Former Philippine president Arroyo hails China, hits out at U.S. trade policies
By Darlene Basingan
MANILA, NNA – Former Philippine president Gloria Macapagal Arroyo, who returned to politics after being cleared of corruption charges in 2016, hit out at U.S. trade policies, while praising China’s “openness” amid fears about delicate relations between Manila and Beijing.
House Speaker Arroyo, a pro-Beijing ally of Philippine President Rodrigo Duterte, told a meeting of the Boao Forum for Asia on Tuesday that she was pleased with China’s efforts to encourage free-trade and globalization, which she said had been the traditional role of the United States.
The Boao Forum is modelled on the World Economic Forum held annually in Davos, Switzerland.
“Whether President Trump’s actions in the matter are purely tactical and meant primarily to gain negotiating leverage is unclear. But in the face of the threat posed by a trade war, China’s Party Politburo correctly stated, ‘We have to enhance reform and open up,’” Arroyo, a board member of the Boao forum, told a delegation of about 300 mainland Chinese business people.
Former Chinese central bank governor Zhou Xiaochuan, Boao Forum Vice Chairman, acknowledged the slowdown in global growth and trade and called for cooperation among countries.
“Both global trade and economic growth are losing steam. The Europe-based multilateral trade system is under strike. Emerging markets and the developing are facing internal and external shocks,” he said in a speech. “Under these circumstances, tremendous efforts are needed to uphold multilateralism, promote globalization, and sustain an open world economy.”
The Asian Development Bank has downgraded its outlook for Asia this year over the continuing U.S.-China trade row, while the U.S will send a high-level delegation to Beijing next week for continued trade talks.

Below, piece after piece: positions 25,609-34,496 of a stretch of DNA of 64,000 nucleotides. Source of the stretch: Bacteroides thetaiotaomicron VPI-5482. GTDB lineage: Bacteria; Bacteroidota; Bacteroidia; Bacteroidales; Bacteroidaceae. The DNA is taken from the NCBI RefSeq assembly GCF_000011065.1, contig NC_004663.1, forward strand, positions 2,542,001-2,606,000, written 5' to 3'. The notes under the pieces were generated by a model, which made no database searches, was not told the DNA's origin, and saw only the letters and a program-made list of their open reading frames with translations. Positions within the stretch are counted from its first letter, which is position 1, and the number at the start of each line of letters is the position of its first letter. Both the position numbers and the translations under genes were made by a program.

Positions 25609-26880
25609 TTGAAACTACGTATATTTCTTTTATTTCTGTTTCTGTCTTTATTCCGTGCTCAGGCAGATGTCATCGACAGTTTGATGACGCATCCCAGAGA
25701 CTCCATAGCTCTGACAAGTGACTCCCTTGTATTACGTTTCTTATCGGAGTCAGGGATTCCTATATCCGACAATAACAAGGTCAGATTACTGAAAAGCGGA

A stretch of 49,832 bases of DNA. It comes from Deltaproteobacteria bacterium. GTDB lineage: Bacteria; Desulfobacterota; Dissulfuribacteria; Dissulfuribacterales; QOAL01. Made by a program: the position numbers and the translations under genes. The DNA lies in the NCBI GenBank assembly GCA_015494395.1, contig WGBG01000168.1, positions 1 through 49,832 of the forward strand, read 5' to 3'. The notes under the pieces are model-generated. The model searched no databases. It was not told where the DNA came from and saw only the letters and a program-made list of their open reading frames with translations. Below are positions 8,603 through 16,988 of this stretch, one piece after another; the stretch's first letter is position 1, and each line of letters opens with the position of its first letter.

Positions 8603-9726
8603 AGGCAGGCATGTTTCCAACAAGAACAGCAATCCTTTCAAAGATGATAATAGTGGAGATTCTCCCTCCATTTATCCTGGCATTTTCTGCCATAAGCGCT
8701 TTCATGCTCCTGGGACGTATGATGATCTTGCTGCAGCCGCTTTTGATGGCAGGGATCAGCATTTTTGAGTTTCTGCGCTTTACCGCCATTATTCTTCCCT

It’s the first time that the Philippines has hosted the Boao forum, aiming to encourage more Chinese investment in the country. The forum was held just ahead of Beijing’s Belt and Road Initiative forum. Duterte is among the 40 heads of state attending that meeting in Beijing from April 25 to 27.
Arroyo noted the need for efforts such as China’s initiative to provide infrastructure to emerging economies like the Philippines.
“International trade and investment relationships, such as those envisioned under the rules-based multilateral trading system… are like the software for the world’s trade and investments system,” she said.
“But we also need the hardware, and this is where the Belt and Road Initiative comes in to provide brick and mortar infrastructure without which international trade and investment cannot operate.”
Chinese investment in the Philippines has moderately increased in recent years since Duterte began his “pivot to China,” shifting away from a more U.S.-friendly policy in order to appease China.
However, two Chinese-funded projects have been questioned recently over fears of a debt-trap as the contracts allegedly have provisions that put Philippine territories at risk.
Government officials refuted the accusations, arguing the Philippines’ current debt exposure to China is just 0.66 percent of overall debt, compared to the 9-percent share in loans from Japan.
Former Philippine president Gloria Macapagal Arroyo speaking to mostly Chinese businessmen during the Boao Forum in Manila on Tuesday.